When Gary Thompson hung up his satchel last week, it marked the end of an era.
His rural route in the village of Savona, NY, has been carried by a Thompson for 75 years. His late father, Warren, began his postal career on his return from World War II, and Gary took over after his dad retired nearly four decades later.
It was not in the younger Thompson’s plans to follow in his father’s tire tracks, however.
“They were having a tough time getting a substitute carrier for my dad’s route,” Thompson said. Then-Postmaster Dorothy White “drove right out to the farm and kept asking me to give it a try.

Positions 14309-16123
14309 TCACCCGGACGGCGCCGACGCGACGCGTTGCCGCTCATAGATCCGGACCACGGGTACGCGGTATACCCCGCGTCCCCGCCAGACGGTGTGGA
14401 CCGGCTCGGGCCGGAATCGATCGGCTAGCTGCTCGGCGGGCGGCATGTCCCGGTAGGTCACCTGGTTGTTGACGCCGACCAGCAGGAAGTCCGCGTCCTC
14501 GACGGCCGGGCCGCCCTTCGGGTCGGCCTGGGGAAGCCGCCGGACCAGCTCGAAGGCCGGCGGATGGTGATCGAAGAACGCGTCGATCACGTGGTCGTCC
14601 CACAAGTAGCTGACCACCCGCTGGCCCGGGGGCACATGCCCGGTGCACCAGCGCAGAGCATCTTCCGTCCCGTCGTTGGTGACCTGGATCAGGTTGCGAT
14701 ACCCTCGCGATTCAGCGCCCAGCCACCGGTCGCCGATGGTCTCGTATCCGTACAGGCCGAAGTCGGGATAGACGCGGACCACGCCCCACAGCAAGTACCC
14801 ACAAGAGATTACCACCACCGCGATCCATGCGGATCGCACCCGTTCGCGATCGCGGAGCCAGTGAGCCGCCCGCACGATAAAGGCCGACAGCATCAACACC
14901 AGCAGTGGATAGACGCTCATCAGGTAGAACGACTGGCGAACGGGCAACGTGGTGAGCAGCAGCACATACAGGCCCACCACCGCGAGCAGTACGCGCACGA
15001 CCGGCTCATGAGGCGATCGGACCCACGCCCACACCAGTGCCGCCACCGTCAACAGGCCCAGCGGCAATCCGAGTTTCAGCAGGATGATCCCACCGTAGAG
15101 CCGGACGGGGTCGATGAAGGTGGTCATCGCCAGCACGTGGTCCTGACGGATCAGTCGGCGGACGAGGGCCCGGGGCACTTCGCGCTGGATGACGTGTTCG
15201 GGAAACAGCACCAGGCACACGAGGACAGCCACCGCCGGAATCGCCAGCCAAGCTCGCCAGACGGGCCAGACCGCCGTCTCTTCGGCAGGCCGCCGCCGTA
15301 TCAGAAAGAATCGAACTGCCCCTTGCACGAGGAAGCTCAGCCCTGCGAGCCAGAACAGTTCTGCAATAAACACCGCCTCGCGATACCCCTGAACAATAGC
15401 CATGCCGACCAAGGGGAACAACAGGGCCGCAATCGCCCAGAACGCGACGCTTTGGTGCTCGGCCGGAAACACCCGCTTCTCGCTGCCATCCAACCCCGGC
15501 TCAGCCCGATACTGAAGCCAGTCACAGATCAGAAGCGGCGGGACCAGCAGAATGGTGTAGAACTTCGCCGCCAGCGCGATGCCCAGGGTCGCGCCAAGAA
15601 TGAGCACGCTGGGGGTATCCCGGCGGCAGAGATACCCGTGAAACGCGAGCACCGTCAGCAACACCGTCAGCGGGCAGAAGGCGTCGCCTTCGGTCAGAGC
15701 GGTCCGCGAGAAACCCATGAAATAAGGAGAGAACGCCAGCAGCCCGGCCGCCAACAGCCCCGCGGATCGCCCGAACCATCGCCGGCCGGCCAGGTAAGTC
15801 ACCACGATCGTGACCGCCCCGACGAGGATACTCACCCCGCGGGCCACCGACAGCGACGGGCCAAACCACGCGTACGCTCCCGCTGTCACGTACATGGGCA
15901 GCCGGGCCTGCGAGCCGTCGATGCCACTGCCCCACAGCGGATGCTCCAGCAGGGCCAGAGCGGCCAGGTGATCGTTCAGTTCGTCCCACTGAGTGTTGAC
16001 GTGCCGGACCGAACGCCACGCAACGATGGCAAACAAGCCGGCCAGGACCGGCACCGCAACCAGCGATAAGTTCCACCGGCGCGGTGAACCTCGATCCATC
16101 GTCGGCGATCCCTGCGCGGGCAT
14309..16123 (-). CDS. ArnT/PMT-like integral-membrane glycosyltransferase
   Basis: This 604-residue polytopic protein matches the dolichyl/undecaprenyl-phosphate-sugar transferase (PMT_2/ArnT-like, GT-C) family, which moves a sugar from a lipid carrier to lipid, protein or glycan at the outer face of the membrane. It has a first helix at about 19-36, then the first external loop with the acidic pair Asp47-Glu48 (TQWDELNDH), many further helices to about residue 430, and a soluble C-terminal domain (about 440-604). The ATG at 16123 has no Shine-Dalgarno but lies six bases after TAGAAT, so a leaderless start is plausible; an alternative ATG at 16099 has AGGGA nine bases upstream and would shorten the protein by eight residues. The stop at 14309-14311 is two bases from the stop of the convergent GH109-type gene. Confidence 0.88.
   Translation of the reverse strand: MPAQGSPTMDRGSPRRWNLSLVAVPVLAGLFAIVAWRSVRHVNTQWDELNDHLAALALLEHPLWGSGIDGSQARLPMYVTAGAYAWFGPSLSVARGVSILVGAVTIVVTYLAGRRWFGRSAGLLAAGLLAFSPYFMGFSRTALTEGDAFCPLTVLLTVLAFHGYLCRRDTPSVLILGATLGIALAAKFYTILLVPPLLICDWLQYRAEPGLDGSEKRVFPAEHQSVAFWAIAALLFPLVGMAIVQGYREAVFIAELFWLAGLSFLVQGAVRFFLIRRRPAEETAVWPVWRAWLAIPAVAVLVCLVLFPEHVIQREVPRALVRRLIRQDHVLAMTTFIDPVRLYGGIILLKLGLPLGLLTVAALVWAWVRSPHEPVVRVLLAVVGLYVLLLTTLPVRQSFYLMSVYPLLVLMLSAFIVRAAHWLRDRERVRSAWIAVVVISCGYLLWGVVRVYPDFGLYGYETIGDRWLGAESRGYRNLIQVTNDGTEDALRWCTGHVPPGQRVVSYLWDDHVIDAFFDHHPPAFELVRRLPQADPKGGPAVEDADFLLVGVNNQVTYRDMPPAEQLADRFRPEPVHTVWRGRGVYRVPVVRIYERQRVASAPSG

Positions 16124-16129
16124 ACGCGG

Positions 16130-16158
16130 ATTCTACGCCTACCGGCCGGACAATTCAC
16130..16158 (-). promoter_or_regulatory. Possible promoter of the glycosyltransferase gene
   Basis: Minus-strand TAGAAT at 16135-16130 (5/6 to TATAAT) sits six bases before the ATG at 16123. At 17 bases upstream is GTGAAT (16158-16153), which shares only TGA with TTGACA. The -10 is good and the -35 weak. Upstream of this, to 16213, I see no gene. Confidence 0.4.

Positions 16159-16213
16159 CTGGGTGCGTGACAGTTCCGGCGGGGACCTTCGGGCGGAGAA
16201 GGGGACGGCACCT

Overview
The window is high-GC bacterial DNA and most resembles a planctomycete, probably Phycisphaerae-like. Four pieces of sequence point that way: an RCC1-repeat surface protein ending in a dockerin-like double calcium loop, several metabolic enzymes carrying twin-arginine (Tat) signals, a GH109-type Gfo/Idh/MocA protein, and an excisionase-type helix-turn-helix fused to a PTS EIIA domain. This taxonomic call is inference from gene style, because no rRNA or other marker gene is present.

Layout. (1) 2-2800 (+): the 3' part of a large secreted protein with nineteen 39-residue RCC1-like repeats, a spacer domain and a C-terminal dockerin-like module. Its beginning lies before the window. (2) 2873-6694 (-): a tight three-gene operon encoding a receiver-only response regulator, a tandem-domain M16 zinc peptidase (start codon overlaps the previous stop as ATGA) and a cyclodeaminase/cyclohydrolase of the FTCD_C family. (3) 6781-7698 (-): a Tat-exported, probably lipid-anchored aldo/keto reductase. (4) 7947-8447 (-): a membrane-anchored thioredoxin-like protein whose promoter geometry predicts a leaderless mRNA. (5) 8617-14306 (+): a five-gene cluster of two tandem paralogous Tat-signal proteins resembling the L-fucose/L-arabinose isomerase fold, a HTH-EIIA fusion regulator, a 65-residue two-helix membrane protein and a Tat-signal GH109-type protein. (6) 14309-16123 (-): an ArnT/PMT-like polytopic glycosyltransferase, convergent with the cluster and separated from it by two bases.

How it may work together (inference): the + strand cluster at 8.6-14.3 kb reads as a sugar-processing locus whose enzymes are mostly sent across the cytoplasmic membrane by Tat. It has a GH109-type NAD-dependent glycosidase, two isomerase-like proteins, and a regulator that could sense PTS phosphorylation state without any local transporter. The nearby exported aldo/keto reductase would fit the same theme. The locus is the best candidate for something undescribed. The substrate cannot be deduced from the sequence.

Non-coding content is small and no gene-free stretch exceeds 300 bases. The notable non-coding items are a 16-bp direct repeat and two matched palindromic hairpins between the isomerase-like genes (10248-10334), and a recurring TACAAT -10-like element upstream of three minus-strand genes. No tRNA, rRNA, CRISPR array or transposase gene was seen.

“She said it would only be one day a week, but now here we are, 37 years later.”
The Thompson family runs a farm in rural New York state and, like his father, Gary works two shifts — one for the Post Office and one at the farm.
While that sounds like a long day, Thompson said there were perks to the setup. “I got to deliver to a bunch of other farmers, and we got to talk a little shop and see how everyone is doing,” he said with a laugh.
“It’s been an awful good job.”
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